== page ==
Speedy Boys

Director: James Herbert

Institute History

  • 1999 Sundance Film Festival


Cool and naked like Easter’s violets, flesh was unchained then. —Pasolini

Beautiful boys wrestle naked on fresh, green grass. An Italian countryside exudes the promise of adventure. A sun-drenched body is painted with lipstick and sexual longing. Sharpening the experimental techniques he employed in his debut feature Scars, James Herbert has created a masterpiece of romantic impressionist filmmaking in his second effort. His use of meditative pacing, jarring juxtaposition, and piercingly intimate scenarios produces a vulnerability in the viewer which ripens him or her for an intensely sensual relationship, not only with the characters in the film, but with its formal elements as well. The central characters are Carter and Andy, two young and beautiful American boys summering in Italy. They spend their time biking between their apartment in the city and a painting studio in the country, all the while romancing a range of lovely Italian girls.

Herbert uses unconventional characterization to make Carter and Andy into exotic muses, whose sensuality quietly saturates every scene they inhabit. Dialogue is sparse and less a narrative device than a formal element, used to create moments of verbal intimacy which accent the characters’ omnipresent nakedness. Gorgeous color cinematography, extreme changes in focal length, superb editing, and fantastic sound design combine to create a profoundly sensual journey, entirely visceral in effect. Speedy Boys floods every sense to seduce the viewer while feeding the intellect a very heady wine.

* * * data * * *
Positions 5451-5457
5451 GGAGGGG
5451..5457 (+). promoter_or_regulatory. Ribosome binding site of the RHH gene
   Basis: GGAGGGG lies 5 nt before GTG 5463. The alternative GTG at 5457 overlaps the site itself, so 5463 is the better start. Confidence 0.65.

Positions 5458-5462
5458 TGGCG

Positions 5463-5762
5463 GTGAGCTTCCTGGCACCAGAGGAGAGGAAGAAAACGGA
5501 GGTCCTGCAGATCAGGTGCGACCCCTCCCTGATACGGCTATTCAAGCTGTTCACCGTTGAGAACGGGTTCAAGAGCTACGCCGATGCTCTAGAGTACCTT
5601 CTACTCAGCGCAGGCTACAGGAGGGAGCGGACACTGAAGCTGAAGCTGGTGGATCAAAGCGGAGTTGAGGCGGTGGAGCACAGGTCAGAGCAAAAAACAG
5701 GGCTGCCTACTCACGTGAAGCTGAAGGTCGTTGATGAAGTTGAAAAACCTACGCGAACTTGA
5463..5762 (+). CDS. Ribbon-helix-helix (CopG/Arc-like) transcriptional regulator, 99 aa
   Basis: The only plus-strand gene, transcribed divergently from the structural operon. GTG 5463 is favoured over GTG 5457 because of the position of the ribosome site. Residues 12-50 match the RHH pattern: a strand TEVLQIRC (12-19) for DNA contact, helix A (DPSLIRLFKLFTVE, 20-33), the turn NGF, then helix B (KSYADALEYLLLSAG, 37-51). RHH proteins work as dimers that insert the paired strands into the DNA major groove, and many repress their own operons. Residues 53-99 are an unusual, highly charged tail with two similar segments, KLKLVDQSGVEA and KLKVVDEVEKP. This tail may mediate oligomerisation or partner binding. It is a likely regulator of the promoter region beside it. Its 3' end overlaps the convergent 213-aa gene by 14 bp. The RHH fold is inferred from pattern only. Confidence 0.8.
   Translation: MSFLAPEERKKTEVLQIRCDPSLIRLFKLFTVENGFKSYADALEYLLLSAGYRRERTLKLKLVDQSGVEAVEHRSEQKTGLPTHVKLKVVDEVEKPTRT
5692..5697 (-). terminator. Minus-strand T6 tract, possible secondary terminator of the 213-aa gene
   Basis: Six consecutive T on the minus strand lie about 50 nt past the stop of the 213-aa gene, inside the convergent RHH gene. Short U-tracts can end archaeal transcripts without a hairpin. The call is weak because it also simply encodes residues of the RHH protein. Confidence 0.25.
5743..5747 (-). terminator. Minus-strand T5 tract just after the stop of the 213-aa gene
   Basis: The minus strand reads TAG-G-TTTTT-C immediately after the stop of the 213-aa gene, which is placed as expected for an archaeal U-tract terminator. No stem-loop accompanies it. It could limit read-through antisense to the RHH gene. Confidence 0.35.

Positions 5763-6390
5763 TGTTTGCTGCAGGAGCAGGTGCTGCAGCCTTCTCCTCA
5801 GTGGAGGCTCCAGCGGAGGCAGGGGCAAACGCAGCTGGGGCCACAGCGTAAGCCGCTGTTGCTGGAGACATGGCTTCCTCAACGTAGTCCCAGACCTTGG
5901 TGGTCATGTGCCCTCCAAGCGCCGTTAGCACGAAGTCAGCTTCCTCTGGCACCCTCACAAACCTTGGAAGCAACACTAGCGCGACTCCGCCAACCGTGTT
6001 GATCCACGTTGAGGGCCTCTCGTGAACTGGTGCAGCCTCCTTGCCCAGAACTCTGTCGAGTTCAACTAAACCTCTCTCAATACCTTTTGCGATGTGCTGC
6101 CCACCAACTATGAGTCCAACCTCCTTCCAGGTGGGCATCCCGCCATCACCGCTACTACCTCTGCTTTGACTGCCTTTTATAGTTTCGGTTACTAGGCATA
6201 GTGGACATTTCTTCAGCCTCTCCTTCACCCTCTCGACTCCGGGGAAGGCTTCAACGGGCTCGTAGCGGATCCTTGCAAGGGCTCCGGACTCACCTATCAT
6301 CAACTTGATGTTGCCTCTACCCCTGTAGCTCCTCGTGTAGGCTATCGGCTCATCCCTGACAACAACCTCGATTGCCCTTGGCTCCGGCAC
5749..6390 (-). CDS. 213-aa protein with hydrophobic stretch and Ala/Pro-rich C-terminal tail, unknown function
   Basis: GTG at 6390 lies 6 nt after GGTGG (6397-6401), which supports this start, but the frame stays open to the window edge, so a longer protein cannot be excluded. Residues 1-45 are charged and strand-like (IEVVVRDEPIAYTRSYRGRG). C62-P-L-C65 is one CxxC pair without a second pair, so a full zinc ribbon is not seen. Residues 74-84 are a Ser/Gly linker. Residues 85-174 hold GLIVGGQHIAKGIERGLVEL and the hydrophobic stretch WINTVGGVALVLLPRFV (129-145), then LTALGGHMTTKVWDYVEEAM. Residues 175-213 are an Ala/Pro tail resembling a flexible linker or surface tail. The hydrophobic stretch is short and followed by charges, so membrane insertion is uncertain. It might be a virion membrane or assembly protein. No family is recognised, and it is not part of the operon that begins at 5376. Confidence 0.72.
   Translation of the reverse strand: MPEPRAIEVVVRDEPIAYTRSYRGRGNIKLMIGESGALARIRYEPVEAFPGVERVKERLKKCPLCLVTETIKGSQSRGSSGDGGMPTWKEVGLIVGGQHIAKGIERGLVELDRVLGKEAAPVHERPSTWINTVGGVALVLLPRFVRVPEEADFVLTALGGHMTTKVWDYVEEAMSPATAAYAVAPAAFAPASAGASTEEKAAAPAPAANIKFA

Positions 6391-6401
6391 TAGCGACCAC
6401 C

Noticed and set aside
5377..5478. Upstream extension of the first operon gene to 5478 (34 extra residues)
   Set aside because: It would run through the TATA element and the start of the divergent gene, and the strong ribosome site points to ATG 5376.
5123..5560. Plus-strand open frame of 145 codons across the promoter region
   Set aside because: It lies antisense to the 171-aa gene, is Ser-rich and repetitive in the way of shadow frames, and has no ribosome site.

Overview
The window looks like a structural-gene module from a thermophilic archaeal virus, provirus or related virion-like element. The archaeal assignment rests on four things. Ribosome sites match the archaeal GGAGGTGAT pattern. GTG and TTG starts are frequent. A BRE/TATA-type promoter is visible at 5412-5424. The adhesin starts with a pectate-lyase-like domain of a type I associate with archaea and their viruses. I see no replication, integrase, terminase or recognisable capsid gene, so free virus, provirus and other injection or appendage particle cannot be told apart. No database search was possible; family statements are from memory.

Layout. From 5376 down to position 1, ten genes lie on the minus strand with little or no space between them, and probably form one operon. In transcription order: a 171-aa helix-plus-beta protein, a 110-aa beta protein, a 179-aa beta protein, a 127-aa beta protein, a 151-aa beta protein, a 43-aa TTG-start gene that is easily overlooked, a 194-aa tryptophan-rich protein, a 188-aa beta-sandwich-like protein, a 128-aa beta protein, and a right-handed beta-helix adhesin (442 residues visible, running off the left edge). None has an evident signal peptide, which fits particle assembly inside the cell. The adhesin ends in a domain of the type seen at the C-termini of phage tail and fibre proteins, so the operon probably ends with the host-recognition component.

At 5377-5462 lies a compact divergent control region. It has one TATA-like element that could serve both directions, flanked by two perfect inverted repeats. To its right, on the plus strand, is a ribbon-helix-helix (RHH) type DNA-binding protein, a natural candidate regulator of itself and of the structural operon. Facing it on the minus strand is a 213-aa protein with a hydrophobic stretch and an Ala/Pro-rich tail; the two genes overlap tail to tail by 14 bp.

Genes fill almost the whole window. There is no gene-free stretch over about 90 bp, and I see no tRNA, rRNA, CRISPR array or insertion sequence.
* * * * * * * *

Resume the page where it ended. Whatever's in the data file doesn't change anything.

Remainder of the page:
James Herbert, Director
James Herbert was born in Boston in 1938 and studied with painter Clyfford Still and filmmaker Stan Brakhage. He has received Guggenheim grants in both filmmaking and painting. He has made more than forty-five short films, which have been shown worldwide. His music videos for REM and the B52s crossed over from MTV to the international festival circuit. He has also been director of photography on two feature films. Scars, his feature directorial debut, screened at Sundance last year.

— Shari Frilot

Screening Details

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